Thursday, April 21, 2011


MarchMarch – Geraldine Brooks
Evan’s ESS = 8 out of 10
Erin’s ESS = out of 10
Content = PG-13 (Adult Content, Language, Violence, Hot Headedness, High Minded Aunts)

“For to know a man’s library is, in some measure, to know his mind.”

Why:  We here at Two Bibliomaniacs have never claimed a monopoly on intelligence (although we are super fun at parties), which was reinforced during the reading of March.  Our ignorance lasted all the way until page 197 when we could no longer ignore the eerie references to one of literatures classic novels.  Let’s see if you can connect the dots...  The main character’s surname is March.  The second oldest daughter is fiery and LOVES reading.   The main character refers to his daughters as his “little women” – on multiple occasions.  Hummm....  A quick Wikipedia searched confirmed our suspicion that March is in fact a parallel companion to Louisa May Alcott’s masterpiece.  How do we not know this stuff???

Whenever possible we try to enter a novel with very little background information.  On most occasions we won’t even read the summary on the back.  This technique helps us guard against PPR (premature plot reveal) until just the right moment.  Unfortunately, in the case of March, not knowing the premise caused us to miss out trying to connect the earliest plot elements of the story to Little Women. 

March is a retelling of Mr. March’s experience while off fighting in the civil war.  Overall the story was captivating.  It took some time to acclimate to the new personalities given to each character, and in some instances we were left wanting.  Still, very few liberties were taken based on the information provided in Little Women.  The narrative is very plausible and we had no trouble being swept into the drama.  The topics in March are also far weightier than the original, which was actually welcomed.  Plus, as an added bonus, both Henry David Thoreau and Ralph Waldo Emerson make personal appearances.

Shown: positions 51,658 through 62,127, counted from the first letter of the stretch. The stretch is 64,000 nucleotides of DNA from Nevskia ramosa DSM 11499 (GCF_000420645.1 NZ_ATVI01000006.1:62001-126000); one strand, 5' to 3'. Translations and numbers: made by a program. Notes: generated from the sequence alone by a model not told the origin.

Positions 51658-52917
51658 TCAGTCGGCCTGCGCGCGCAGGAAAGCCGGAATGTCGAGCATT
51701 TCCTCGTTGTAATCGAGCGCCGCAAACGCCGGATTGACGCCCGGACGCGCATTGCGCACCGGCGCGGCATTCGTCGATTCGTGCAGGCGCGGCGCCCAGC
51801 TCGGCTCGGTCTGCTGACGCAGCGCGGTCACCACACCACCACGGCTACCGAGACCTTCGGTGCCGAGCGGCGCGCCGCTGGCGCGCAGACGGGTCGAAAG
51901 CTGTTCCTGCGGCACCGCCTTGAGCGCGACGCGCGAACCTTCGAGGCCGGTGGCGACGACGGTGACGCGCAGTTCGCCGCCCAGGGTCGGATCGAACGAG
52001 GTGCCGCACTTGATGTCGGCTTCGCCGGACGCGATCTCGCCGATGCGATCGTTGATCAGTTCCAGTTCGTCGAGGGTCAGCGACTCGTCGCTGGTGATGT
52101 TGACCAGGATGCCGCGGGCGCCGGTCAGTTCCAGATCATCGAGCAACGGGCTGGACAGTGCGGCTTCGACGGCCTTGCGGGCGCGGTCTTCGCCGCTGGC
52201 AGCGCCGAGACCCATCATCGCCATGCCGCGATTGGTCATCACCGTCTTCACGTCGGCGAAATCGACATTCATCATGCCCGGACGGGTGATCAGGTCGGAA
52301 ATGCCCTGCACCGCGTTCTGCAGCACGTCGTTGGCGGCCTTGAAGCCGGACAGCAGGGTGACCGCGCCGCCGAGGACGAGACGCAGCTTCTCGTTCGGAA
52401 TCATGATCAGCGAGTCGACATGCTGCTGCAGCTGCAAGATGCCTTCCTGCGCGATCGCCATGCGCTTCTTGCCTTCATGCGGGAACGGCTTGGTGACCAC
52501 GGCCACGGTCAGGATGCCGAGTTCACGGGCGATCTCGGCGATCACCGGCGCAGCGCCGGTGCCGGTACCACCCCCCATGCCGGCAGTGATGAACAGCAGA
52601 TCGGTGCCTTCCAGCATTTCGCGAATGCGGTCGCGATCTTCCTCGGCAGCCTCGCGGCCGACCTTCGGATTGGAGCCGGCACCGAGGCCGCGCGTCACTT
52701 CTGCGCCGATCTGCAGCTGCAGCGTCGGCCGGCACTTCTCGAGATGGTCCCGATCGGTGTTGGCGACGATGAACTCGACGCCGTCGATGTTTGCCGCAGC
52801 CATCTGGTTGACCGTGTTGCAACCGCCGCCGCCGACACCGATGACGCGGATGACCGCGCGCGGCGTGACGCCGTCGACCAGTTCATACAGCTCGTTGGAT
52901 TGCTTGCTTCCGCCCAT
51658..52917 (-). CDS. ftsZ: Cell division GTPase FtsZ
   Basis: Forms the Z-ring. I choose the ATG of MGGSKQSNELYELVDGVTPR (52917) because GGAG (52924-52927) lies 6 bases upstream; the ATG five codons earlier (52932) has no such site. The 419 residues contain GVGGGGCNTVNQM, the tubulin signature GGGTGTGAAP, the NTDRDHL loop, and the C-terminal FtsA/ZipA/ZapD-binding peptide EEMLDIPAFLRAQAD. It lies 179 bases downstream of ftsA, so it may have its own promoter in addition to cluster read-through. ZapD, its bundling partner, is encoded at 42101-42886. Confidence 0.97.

The novel did feel a tad disjointed with 95% of the story being told from Mr. March’s perspective and then Marmee jumps in with some quick perspective.  Some have also claimed that March is merely glorified “fan fiction”, yet having a Pulitzer on your résumé has a way of adding instant credibility.  Whether or not you’re a fan of Little Women, you should absolutely read this novel!


  1. That is too funny you didn't know it was about Mr. March. :) I'm a fan of Little Women, although I did enjoy it more as a girl than as an adult. I may have to check this one out now.

  2. I bought this book at a used book sale on a whim. I don't think I even read the back cover. Now that I am aware of its Little Women connection, I am going to bump this book up a bit on my to be read list! Thanks for posting this great review!

  3. I read People of the Book by Geraldine Brooks and I absolutely loved it. I didn't know this was about Mr. March either. I've been eyeing for a while now, so I think I may pick it up. :)

  4. So would you say you should probably read Little Women before reading March? I have March, but haven't read its inspiration yet.

  5. Tahleen, I would definitely try to read Little Women first. It was fun trying to connect the pieces from the two stories. That being said, I was still enjoying the novel before I became enlightened…